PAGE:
Article 10 of the Agreement on Agriculture address issues associated with circumvention of a member's outlined reduction commitments. Article 10.1, or circumvention provision, states that export subsidies not explicitly stated in the export subsidy commitments article, which attempt to circumvent reduction commitments are also prohibited. Article 10.3 places the burden of proof on the defendant. The burden of proof provision states that any exports in excess of the reduction commitment amount are assumed to have been subsidized unless the defendant provides proof to the contrary.

Although the Uruguay Round Agreement on Agriculture permitted export subsidies on agricultural products, constraints were imposed. This outcome was considered to be one of the most important results of the agreement in view of the potentially disruptive effects that export subsidies can have on world markets. But countries reduced export subsidies faster than the caps and the European Union has reduced them to zero (see discussion of Figure 1 below).

To date, the Doha Round has been similar to the Uruguay Round in placing heavy emphasis on strengthening disciplines on export subsidies. Much effort has focused on obtaining agreement to ban export subsidies, and elimination of export subsidies was finally accepted by WTO members that are the most intensive users of such subsidies-most notably, the European Union-in the July 2004 Framework Agreement. That agreement spells out in some detail how liberalization is to occur: export subsidies are to be eliminated by a "credible" date, decreases are to be implemented in annual installments during the transition period, and an explicit link is to be made between the abolition of export subsidies and the negotiation of equivalent disciplines on other forms of export support, in particular the subsidy component of export credits, subsidies granted by state trading enterprises (STEs), and food aid. Special and differential treatment for export support granted by developing countries is to be limited to a longer transition period and "special consideration" for poorer countries' state trading enterprises. However, these commitments are conditional on an agreement on all the topics (agriculture, industry and services) currently negotiated in the Doha Round, a still distant goal.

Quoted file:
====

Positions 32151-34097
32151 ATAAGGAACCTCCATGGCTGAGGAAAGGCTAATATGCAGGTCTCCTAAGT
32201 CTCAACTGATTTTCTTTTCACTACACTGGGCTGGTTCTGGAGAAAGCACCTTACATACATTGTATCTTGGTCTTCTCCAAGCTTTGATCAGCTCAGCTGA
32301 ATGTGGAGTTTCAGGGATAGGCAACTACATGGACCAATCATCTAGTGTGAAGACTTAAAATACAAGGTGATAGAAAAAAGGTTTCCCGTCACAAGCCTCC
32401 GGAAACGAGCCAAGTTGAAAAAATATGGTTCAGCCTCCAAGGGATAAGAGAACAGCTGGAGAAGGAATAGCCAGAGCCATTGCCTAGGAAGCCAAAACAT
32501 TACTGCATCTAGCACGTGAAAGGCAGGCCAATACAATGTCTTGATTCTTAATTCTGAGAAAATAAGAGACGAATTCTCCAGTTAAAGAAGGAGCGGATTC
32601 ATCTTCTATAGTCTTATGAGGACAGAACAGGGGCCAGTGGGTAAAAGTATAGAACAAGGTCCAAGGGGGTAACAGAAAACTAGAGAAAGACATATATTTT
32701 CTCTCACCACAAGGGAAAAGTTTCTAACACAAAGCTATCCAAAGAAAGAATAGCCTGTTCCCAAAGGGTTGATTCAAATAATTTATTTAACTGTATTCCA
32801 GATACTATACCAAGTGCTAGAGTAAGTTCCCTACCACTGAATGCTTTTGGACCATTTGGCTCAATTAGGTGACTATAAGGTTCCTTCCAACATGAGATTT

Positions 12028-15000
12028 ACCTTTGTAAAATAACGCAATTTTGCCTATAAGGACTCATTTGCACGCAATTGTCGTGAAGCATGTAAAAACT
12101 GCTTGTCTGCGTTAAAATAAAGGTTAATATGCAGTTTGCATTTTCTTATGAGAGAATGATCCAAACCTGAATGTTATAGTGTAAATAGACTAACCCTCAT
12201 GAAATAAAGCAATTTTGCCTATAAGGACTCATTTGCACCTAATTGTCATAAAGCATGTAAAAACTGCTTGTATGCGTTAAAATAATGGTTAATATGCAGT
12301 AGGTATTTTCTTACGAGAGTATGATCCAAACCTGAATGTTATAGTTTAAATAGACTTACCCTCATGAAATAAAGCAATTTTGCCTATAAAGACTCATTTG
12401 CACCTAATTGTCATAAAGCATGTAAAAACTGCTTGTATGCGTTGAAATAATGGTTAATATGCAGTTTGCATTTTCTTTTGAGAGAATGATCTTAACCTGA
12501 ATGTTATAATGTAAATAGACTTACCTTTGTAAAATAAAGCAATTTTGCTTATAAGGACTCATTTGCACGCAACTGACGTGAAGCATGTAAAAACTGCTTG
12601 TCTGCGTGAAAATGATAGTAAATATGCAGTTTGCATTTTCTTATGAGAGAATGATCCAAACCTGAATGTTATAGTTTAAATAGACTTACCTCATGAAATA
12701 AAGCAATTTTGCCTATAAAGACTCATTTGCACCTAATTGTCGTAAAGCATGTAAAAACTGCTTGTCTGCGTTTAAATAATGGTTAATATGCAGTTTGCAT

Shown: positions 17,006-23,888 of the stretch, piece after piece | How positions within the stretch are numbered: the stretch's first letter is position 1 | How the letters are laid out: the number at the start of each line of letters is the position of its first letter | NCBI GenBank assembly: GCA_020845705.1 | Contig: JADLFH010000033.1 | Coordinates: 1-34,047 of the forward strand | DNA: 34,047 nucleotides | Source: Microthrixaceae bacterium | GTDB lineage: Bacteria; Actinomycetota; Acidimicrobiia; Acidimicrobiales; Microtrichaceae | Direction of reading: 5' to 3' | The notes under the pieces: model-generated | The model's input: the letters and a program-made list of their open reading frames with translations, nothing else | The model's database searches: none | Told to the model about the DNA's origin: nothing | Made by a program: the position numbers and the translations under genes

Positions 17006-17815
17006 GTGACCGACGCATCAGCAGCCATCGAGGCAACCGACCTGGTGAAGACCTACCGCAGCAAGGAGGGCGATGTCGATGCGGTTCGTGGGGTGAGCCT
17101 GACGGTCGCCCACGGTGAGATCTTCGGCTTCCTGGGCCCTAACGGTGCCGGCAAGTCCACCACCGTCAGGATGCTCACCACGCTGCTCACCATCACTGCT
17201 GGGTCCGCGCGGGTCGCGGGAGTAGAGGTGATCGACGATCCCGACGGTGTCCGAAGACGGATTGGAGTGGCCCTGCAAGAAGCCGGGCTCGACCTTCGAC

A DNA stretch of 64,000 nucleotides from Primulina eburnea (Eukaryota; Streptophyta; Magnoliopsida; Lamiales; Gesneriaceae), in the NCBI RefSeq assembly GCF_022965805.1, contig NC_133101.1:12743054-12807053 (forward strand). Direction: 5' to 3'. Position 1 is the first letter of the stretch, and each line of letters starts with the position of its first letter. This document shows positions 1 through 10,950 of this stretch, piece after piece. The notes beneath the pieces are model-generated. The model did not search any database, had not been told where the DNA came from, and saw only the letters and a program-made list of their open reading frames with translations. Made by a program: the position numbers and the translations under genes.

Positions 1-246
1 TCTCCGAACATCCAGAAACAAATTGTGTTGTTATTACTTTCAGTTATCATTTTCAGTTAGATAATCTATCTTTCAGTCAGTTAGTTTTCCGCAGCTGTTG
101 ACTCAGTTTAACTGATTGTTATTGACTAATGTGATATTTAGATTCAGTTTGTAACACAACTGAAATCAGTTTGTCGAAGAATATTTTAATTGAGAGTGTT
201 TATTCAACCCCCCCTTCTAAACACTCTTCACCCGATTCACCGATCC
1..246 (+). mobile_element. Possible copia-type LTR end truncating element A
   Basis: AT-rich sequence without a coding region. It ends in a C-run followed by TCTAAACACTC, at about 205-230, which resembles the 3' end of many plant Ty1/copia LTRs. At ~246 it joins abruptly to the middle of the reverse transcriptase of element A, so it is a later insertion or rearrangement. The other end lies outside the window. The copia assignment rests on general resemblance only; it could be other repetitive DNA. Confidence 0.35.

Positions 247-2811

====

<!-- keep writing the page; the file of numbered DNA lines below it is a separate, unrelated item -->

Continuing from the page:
The WTO's July 2004 Framework Agreement also call for elimination of so-called implicit export subsidies in many forms that are disbursed indirectly and non-transparently through food aid programs (that disrupt local markets and commercial trade flows), STEs (low-interest loans and government underwriting of losses), publicly underwritten export credits (long maturities and below-market interest rates), export promotion activities, 1

4. III. The Economics of Export Subsidies

and domestic policy levers that can, in combination, function as an export subsidy. Such nontransparent mechanisms were subject to few disciplines in the Uruguay Round Agreement on Agriculture and so are key issues for the discipline in the current Doha negotiations, despite the complexity of calculating their subsidizing effect. The elimination of export subsidies and their equivalents will finally put agriculture with manufacturing products.

Many countries have eliminated or suspended subsidies of some or even all commodity exports beyond the Uruguay Round Agreement requirements. This unilateral action may be in part due to high world prices in the early years of implementation that allowed more countries to export without subsidy. But much of the reduction can be attributed to policy changes, especially for the European Union which have reduced export subsidies significantly and are close to zero in 2012 (Figure 1). Changes to the language on export subsidies in the single Common Market Organization regulation go further than before in limiting the future use of export subsidies, without quite taking the final step of eliminating them altogether (Matthews, 2013). This new regulation setting export subsidies to zero in all circumstances except where there is a market disturbance or a market emergency does represent a very positive development and so one can expect that the EU Commission is adopting a strict approach in evaluating when a market disturbance or emergency occurs in the future.

Suppose a government offers a $1 per bushel of wheat export subsidy. To profit from such a scheme, an exporter bids up the price of domestic wheat and sells it on the world market $0.60/bushel below domestic prices and pockets a profit of $0.40/bushel from the $1/bushel government subsidy. But competing exporters see this excess profit being made and so participate in exporting more too by bidding up the domestic price even higher and so increases exports. This keeps going until there are no "excess profits" being made buying domestic wheat and selling it on world markets. The world price for wheat is in the end fully discounted by the $1/bushel government export subsidy.